Friday, August 22, 2008

Will work for cheese

This past week, I vacationed on the Vermont shores of Lake Champlain. We stayed at the perfect place for any garden lover, the Inn at Shelburne Farms. This Gilded Age estate is sited on a bluff with the lake to one side and fields and forests rolling out to the other. The landscape, designed by Frederick Law Olmstead, is disorientingly beautiful, with wide sweeps of meadow swirling around islands of woodland. Rises and swales conceal and reveal views. See, I get a little loopy just talking about it. What's the horticultural version of Jerusalem syndrome?

In front of the Inn, a formal mixed garden is terraced down to the lake shore.

What is so wonderful about this garden is its simplicity: just an array of familiar flowers--ageratum, salvia, sedums, coneflower, phlox--perfectly tended and pleasingly positioned.

Even the stakes have a certain simple elegance.

On one level, a rose garden, bound by a brick wall with the lake beyond, is filled with hybrid teas and floribundas. If I hadn't been so overcome by the setting, I'm sure that I would have a better recollection. But that's no way to experience this garden.

In addition to the Inn, the Farms host an organic vegetable garden and a dairy that produces its own farmhouse cheddar. So now I know my dream job. If I could tend that lakeside garden, no salary is needed. Will work for cheese.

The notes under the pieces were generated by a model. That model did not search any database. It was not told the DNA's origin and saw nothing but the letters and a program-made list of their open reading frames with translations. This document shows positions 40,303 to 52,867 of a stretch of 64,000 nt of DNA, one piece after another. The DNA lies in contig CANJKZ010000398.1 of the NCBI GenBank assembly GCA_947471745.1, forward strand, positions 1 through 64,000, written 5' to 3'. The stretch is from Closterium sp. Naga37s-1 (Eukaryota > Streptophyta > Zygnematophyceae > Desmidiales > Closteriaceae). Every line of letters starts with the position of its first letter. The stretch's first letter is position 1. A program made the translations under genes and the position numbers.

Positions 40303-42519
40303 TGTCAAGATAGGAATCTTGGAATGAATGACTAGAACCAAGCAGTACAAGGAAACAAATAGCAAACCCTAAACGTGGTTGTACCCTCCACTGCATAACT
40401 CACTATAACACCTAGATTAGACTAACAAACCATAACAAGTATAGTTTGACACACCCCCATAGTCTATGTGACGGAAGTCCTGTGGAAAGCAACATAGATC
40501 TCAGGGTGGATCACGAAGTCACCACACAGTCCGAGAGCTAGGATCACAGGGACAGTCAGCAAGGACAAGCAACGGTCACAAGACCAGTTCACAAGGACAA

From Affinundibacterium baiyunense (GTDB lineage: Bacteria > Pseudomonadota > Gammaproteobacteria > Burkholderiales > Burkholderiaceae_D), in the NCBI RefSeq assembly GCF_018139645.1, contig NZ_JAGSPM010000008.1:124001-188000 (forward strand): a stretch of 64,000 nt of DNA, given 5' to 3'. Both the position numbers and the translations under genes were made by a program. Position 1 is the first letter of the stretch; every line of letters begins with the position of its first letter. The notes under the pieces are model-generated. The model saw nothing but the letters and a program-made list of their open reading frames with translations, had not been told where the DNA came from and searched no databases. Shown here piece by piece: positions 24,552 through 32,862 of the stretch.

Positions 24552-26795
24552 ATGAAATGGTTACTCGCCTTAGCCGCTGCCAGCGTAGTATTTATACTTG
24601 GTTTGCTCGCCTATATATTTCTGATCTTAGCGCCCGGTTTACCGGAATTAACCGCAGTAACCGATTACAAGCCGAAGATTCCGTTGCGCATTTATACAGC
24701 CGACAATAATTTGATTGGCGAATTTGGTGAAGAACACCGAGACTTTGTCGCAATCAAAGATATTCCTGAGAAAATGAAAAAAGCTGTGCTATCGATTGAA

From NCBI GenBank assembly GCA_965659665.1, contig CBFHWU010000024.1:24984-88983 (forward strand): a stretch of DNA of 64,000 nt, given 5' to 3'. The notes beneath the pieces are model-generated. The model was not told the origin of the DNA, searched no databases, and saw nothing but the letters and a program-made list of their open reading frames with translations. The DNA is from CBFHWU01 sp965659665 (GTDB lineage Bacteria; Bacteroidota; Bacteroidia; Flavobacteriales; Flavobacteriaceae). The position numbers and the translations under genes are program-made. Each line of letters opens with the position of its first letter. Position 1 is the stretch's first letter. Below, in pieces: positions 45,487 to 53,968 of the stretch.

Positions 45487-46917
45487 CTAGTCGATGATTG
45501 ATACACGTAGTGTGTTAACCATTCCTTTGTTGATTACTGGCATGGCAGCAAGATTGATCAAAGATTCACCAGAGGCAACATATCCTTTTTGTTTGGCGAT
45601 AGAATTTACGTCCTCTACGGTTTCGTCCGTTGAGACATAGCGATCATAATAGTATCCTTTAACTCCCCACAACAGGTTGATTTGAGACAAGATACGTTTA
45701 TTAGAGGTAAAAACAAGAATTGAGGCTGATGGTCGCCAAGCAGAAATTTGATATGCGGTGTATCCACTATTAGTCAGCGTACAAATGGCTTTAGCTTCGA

One Woman's Journey said...

This is me. Wonder if they would hire me also. Will work for cheese and the privilege of weeding for them.

Nan said...

I've never been to the Inn or the Farms, but I have spent time at the Museum. Did you go? It is quite, quite wonderful. I especially love your picture of the steps and the garden.

Peter said...

Just as it should be. Stuffed to overflowing with plants and not a piece of orange mulch in sight!

When I moved here (Woburn MA) from the UK I was surprised by how many peoples gardens are just hostas, daylillies and orange mulch. At first I thought that was all that would grow here due to the cold winters.

Thank goodness I soon realised that lots of stuff will grow, and I am well on my way to having well stuffed 6' wide herbaceous borders too.

Doctor Mom said...

Yes, even weeding this garden would definitely be a privilege! And no orange mulch! I'm hoping to return next summer--among other reasons, to at last see the Shelburne Museum next door--they had a Mary Cassatt exhibit on--drat missing it! However, the Inn has its own curator, who gave interested guests a beyond-the-scenes tour. Perfect busman's holiday for a museum worker like myself!

heirloomgardener said...

Wow, that is beautiful. I've never been to the Vermont side.